• 10 micrograms of vitamin D each day throughout your pregnancy and if you breastfeed
  • 400 micrograms of folic acid each day – you should take this from before you are pregnant until you are 12 weeks pregnant

Do not take vitamin A supplements, or any supplements containing vitamin A (retinol), as too much could harm your baby

Folic acid before and during pregnancy

it can help prevent birth defects known as neural tube defects, such as spina bifida. You should take a 400 microgram folic acid tablet every day while you are trying to get pregnant and until you are 12 weeks pregnant. If you didn’t take folic acid before you conceived, you should start as soon as you find out that you are pregnant.

Neural tube defects develop in the first 28 days after conception, before many women know they are pregnant. Because about half of all pregnancies are unplanned, it’s recommended that any woman who could get pregnant  take 400 micrograms (mcg) of folic acid daily, starting before conception and continuing for the first 12 weeks of pregnancy.

Some women have an increased risk of having a pregnancy affected by a neural tube defect, and are advised to take a higher dose of 5 milligrams (5mg) of folic acid each day until they are 12 weeks pregnant. Women have an increased risk if they:

  • or their partner have a neural tube defect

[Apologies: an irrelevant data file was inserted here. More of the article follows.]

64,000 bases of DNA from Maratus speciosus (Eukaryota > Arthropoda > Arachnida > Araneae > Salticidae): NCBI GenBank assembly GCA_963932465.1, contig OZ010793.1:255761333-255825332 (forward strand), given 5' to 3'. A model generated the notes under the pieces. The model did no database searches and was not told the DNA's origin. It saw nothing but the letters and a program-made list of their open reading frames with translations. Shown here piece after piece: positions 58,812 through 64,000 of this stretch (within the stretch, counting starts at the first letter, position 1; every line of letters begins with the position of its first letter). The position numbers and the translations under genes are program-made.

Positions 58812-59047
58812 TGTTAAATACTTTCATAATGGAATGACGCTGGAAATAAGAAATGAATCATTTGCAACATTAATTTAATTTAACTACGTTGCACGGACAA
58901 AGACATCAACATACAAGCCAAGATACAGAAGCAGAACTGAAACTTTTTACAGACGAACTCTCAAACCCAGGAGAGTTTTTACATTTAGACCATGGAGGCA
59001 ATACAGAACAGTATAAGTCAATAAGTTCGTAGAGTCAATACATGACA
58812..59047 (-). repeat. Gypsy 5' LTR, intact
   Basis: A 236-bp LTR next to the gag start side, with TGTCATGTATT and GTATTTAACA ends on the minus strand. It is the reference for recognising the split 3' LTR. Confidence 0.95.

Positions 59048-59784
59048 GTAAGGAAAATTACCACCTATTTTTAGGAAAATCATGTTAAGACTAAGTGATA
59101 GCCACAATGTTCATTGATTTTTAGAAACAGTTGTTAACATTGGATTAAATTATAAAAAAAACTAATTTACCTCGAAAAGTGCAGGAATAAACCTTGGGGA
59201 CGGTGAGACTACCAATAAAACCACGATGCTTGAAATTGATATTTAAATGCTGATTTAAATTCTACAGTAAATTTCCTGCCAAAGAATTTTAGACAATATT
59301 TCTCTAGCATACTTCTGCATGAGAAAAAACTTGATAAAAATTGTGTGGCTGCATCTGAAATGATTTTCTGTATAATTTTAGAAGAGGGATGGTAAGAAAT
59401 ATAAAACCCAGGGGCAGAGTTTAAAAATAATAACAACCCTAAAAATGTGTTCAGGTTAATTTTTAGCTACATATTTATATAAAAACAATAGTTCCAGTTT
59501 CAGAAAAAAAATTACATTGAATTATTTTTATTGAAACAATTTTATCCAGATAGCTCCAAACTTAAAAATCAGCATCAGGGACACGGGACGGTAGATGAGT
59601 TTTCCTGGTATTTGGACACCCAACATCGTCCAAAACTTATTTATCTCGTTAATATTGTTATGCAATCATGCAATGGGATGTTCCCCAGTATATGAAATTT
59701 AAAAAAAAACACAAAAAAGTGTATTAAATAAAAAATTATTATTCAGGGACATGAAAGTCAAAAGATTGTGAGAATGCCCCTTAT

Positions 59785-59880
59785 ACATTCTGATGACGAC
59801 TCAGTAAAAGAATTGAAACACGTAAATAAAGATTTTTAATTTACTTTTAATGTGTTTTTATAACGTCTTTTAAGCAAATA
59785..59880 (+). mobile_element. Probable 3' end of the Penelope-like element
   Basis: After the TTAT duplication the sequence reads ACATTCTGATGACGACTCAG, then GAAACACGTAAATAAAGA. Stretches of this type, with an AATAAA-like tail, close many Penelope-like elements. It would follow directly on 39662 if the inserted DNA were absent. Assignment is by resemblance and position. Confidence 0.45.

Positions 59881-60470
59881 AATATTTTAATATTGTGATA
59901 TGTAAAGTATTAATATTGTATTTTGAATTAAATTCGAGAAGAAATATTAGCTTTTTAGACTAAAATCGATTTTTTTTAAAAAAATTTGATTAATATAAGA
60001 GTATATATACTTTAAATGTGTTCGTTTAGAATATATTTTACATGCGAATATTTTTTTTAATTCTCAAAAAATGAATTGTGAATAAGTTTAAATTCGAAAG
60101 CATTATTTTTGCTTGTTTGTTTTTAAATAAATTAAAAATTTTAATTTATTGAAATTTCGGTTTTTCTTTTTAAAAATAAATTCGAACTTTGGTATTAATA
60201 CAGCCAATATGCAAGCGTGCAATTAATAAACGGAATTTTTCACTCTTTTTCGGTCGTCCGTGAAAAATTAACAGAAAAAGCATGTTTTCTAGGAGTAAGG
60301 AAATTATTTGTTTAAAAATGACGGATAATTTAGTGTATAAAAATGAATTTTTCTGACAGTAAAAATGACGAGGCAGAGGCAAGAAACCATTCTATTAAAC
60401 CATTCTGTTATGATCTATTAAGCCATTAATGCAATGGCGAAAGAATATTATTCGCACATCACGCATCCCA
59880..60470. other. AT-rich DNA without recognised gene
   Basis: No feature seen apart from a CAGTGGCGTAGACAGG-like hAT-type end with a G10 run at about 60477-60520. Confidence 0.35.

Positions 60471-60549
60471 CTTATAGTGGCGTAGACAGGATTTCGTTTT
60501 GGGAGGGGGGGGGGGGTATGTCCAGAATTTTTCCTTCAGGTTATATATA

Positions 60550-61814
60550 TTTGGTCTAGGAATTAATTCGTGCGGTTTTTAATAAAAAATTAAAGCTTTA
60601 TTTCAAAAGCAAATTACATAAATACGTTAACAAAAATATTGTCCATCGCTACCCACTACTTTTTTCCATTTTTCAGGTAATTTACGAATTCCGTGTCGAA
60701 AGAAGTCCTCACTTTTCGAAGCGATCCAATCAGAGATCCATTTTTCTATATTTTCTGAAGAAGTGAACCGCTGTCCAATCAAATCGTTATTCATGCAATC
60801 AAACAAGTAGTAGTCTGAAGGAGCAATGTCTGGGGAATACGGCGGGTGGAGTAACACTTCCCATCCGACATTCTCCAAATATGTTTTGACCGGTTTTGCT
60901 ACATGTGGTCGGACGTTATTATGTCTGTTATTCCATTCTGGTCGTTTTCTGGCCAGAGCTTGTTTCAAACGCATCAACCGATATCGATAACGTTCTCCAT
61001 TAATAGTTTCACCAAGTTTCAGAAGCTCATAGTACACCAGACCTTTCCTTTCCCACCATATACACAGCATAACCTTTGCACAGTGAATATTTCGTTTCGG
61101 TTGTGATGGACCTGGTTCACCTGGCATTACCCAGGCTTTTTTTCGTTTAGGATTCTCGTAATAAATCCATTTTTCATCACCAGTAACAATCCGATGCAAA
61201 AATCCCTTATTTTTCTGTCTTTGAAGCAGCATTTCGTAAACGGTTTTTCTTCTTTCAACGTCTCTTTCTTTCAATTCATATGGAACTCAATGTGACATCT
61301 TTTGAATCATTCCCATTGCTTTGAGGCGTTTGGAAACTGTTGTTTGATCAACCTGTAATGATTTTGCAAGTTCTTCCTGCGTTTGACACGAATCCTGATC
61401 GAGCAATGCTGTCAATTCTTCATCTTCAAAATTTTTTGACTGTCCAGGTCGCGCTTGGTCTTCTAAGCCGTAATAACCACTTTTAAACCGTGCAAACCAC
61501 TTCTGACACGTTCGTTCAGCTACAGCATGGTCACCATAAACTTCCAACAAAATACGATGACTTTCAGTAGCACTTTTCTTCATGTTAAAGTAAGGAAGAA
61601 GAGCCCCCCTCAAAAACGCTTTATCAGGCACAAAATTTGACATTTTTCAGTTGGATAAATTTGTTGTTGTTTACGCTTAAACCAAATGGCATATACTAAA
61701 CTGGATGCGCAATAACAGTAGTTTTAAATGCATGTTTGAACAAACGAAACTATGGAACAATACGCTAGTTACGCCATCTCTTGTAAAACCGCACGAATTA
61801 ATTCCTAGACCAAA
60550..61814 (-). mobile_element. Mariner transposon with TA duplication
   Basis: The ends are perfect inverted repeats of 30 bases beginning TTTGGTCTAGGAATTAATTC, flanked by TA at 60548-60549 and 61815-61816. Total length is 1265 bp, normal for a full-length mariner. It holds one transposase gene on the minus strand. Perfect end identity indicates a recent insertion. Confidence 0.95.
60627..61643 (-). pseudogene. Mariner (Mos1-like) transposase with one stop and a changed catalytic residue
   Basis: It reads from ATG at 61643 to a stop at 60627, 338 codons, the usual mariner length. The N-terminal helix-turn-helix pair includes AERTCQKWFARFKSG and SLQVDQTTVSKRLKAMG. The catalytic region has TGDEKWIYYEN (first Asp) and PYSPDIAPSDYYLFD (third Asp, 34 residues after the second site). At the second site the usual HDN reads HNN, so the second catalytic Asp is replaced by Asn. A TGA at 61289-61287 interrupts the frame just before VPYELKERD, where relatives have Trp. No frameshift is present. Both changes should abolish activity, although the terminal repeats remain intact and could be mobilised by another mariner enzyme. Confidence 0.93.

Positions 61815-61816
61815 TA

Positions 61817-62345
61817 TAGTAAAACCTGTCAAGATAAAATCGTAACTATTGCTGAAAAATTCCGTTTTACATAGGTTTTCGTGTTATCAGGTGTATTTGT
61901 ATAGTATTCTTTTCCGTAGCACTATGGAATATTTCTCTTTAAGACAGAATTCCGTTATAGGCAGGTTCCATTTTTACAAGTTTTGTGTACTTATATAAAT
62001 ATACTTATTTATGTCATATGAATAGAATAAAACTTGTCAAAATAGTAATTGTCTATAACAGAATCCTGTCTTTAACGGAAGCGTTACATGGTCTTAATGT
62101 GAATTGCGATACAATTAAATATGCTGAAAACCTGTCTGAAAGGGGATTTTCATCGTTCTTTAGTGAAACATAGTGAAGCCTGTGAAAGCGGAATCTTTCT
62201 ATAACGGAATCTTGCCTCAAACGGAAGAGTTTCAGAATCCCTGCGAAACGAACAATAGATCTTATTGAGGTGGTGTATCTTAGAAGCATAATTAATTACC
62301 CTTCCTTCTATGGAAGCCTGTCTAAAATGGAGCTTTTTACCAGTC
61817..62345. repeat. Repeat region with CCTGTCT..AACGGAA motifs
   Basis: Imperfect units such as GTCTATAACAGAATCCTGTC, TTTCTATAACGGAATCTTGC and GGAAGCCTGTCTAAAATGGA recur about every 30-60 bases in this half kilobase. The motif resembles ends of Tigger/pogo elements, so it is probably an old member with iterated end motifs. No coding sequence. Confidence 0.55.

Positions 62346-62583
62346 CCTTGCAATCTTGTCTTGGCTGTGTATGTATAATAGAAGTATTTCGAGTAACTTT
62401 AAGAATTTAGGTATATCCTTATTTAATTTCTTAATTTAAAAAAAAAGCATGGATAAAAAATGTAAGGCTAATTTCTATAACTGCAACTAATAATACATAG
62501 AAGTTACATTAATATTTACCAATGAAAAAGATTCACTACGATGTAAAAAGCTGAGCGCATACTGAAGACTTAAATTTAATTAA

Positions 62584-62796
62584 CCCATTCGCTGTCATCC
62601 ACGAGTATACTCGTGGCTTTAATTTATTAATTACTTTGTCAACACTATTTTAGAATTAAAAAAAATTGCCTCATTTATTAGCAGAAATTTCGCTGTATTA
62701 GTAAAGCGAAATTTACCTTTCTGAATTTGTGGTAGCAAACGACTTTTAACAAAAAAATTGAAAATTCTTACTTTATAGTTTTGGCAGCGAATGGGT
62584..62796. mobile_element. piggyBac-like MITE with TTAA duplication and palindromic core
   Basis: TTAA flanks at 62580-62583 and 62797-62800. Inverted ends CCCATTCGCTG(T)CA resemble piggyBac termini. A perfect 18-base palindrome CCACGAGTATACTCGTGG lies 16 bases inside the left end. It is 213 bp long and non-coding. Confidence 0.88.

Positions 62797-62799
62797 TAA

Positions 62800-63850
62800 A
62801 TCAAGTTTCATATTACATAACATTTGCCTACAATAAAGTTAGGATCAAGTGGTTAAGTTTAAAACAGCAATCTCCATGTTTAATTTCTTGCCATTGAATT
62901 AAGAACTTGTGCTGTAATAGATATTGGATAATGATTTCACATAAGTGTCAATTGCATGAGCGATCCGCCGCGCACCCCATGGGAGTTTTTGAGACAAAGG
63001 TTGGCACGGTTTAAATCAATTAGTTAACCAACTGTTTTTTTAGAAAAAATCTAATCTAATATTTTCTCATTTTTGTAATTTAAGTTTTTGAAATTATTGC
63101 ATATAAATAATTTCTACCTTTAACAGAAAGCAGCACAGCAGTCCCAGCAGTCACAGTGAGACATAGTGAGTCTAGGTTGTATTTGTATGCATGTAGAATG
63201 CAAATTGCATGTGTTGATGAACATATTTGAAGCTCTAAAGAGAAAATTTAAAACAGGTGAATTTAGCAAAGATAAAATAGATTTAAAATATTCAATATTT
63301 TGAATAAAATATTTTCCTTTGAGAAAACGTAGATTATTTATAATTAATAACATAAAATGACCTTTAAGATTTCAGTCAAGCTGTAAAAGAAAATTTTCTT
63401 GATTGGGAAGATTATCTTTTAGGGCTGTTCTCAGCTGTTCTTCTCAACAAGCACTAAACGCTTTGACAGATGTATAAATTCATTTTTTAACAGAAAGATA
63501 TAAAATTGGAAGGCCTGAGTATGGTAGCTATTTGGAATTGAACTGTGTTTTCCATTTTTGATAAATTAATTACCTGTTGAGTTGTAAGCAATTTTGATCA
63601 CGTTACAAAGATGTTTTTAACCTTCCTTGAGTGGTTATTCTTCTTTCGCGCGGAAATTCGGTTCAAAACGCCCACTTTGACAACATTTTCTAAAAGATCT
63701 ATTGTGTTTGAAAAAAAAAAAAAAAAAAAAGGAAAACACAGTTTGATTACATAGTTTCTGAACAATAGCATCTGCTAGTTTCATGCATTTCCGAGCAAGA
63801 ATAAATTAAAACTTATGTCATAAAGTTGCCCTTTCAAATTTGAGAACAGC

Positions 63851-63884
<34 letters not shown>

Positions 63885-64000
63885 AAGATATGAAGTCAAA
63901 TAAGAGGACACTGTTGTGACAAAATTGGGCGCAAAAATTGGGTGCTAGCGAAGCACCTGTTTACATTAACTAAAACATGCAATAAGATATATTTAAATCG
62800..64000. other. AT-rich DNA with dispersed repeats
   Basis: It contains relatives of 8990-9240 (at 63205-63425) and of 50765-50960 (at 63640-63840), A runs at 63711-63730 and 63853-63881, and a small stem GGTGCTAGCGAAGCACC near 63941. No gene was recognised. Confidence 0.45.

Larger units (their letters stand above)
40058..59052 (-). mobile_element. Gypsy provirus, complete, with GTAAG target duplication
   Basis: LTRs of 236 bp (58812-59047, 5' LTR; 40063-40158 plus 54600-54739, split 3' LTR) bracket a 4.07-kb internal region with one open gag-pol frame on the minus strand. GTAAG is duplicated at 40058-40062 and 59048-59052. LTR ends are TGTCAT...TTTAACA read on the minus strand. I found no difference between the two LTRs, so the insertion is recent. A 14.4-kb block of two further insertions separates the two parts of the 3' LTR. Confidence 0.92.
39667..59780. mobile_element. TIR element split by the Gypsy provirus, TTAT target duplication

• have had a previous pregnancy affected by a neural tube defect
  • or their partner have a family history of neural tube defects
  • have diabetes  

In addition, women who are taking anti-epileptic medication should consult their GP for advice, as they may also need to take a higher dose of folic acid.

Vitamin D in pregnancy

Vitamin D regulates the amount of calcium and phosphate in the body, these are needed to keep bones and teeth healthy.

You need to take vitamin D during your pregnancy to provide your baby with enough vitamin D for the first few months of its life. You should take a supplement of 10 micrograms of vitamin D each day when you are pregnant and if you breastfeed

In children, not having enough vitamin D can cause their bones to soften and can lead to rickets (a disease that affects bone development in children).

The best source of vitamin D is summer sunlight on your skin. The amount of time you need in the sun to make enough vitamin D is different for every person, and depends on things such as skin type, the time of day and the time of year. However, you don’t need to sunbathe: the amount of sun you need to make enough vitamin D is less than the amount that causes tanning or burning. If you have dark skin or always cover your skin, you may be at particular risk of vitamin D deficiency. Talk to your midwife or doctor if this applies to you